Playing Both Sides of the Fence

Two weeks ago, the CBOE Volatility Index (VIX) traded below $20 for the first time since the onset of the coronavirus pandemic (circle in chart below). The VIX is known as the “fear index” since it increases in value when portfolio managers buy a lot of put options on the SPDR S&P 500 ETF Trust (SPY) to guard against a big drop in the stock market.

If you have never traded options before, there are two things you need to know:

  • Put options increase in value when the price of the underlying security goes down.
  • Call options increase in value when the price of the underlying security goes up.

You might infer that the recent price decline in the VIX means fewer put options are being purchased. However, the VIX is a ratio that compares the relative number of put options purchased versus call options. In this case, an increase in the number of call options purchased on the SPY is what has been driving down the VIX lately.

It appears that some portfolio managers may be engaging in an options strategy known as a “long straddle.” A long straddle is designed to make money if the price of the underlying security, in this case the SPY, moves strongly one way or the other. It loses money if the price of the SPY remains close to its current value.

Why would a portfolio manager do that now? Given the stock market’s unexpected surge in November, most portfolio managers should have already earned their performance bonus for 2020. To lock in those gains, they buy put options on the SPY to guard against a December meltdown that could suddenly snatch those bonuses away.

Betting on a Big Move

That makes sense, but why would they also buy call options on the SPY at the same time? If they’ve fully participated in the performance of the S&P 500 Index this year, they should have been up 12% at the end of November.

I’m not so sure that is the case. The S&P 500 Index is cap-weighted, so its performance is strongly influenced by bigger companies such as Apple (NSDQ: AAPL) and (NSDQ: AMZN). On an equal-weight basis, the S&P 500 showed a return of just 7.7% through the first 11 months of this year.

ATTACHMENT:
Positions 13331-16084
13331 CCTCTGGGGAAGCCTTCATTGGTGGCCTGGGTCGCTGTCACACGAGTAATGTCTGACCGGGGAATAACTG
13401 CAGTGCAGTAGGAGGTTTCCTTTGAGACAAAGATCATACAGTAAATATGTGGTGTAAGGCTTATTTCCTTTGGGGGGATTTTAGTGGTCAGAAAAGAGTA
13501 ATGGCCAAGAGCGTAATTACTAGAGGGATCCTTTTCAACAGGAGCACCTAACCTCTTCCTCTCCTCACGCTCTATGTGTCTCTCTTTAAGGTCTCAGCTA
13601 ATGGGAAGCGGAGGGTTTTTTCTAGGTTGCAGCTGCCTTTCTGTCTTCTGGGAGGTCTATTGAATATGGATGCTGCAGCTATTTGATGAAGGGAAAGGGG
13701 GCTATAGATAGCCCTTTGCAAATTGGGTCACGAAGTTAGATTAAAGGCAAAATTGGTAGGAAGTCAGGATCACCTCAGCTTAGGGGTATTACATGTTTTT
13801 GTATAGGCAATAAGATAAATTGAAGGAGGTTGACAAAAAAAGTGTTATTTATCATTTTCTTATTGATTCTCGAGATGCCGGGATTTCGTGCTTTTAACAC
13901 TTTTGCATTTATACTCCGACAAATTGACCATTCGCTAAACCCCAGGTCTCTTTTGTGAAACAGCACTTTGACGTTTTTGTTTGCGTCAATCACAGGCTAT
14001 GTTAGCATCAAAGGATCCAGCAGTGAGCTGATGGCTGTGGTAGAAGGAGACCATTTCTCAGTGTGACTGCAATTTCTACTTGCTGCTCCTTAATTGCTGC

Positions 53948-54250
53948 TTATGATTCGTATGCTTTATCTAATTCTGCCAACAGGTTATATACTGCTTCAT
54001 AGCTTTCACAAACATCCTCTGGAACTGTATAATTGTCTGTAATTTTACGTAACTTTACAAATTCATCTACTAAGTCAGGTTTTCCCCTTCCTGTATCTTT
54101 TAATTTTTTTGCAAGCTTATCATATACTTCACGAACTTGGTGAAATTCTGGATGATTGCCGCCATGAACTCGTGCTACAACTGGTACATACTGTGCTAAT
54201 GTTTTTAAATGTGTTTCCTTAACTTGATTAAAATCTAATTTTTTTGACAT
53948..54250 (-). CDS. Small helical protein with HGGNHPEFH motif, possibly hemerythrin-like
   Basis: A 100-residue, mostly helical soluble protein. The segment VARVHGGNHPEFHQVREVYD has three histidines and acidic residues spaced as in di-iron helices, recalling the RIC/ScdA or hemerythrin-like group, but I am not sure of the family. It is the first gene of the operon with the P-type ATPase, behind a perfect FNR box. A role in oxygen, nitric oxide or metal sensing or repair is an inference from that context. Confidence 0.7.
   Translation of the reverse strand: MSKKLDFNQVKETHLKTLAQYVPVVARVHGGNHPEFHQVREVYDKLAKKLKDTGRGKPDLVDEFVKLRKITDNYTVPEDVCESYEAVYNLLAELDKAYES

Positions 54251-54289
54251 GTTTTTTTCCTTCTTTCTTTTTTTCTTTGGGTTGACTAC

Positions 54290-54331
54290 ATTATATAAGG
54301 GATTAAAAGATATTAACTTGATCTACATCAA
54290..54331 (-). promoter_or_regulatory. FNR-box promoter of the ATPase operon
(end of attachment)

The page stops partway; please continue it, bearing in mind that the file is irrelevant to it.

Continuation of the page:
My interpretation of the recent drop in the VIX is that active fund managers are hoping to eke out a couple more percentage points of gain this month. Presumably, their portfolios are not skewed as heavily towards the mega-cap tech stocks that dominate the S&P 500 Index.

Keep in mind, passive index fund managers do not buy put or call options to protect their portfolios. Their only job is to track the performance of the index as closely as possible, not to beat it. Active fund managers buy the put and call options that are tracked by the VIX.

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By using a straddle, those portfolio managers are essentially betting on a big move in either direction. At the start of this week, the cost of buying a 30-day put or call option on the SPY was roughly 2% of its current value. Since they are buying both options, the index must move more than 4% one way or the other for this trade to be profitable.

Reset to Zero

A move of that magnitude could easily happen before the end of this month. December is a notoriously fickle time of the year for the stock market. It is the final month of the final quarter for most businesses. Many of them rely on holiday spending to make their numbers for the year.

This year, December is further complicated by the coronavirus pandemic. Especially now, as COVID-19 surges out of control in many parts of the country. Thus far, the money managers on Wall Street have mostly ignored the economic carnage wreaked by the pandemic.

That may soon change. Portfolio managers got an unexpected bonus last month when the stock market soared to record highs. That gave them extra money to spend on buying call options on the SPY this month. But next month is the start of a new year. All of the year-to-date performance figures for portfolio managers will reset to zero. They will no longer be gambling with the house’s money.

I don’t envy them. They risk being wrong no matter which type of option they buy. For that reason, I’d rather be an options seller in this environment. Options premiums are high. You can make a lot of money these days letting other people pay you to do their worrying for them.

That is precisely how my colleague Jim Fink has been able to produce outstanding results year after year.

Jim Fink is the chief investment strategist of Options for Income, Velocity Trader, and Jim Fink’s Inner Circle. He’s a world-renowned options trader with a proven track record of 85% accuracy.

Jim is now making this bold promise: “Give me nine minutes a week and I’ll show you how to make as much as $67,548 a year.” Want to take him up on his offer? Click here for details.